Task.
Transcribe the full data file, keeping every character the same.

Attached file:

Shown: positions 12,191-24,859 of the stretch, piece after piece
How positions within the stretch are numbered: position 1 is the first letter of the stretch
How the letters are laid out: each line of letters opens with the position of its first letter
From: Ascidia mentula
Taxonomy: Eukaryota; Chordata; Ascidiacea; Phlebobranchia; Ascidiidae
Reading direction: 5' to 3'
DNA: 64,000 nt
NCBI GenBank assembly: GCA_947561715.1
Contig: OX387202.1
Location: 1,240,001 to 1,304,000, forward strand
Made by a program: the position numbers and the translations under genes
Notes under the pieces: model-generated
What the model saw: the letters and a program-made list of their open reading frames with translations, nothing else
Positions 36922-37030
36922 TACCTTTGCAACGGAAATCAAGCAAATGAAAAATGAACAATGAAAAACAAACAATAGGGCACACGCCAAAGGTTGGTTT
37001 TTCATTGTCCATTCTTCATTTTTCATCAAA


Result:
Shown: positions 12,191-24,859 of the stretch, piece after piece
How positions within the stretch are numbered: position 1 is the first letter of the stretch
How the letters are laid out: each line of letters opens with the position of its first letter
From: Ascidia mentula
Taxonomy: Eukaryota; Chordata; Ascidiacea; Phlebobranchia; Ascidiidae
Reading direction: 5' to 3'
DNA: 64,000 nt
NCBI GenBank assembly: GCA_947561715.1
Contig: OX387202.1
Location: 1,240,001 to 1,304,000, forward strand
Made by a program: the position numbers and the translations under genes
Notes under the pieces: model-generated
What the model saw: the letters and a program-made list of their open reading frames with translations, nothing else
Positions 36922-37030
36922 TACCTTTGCAACGGAAATCAAGCAAATGAAAAATGAACAATGAAAAACAAACAATAGGGCACACGCCAAAGGTTGGTTT
37001 TTCATTGTCCATTCTTCATTTTTCATCAAA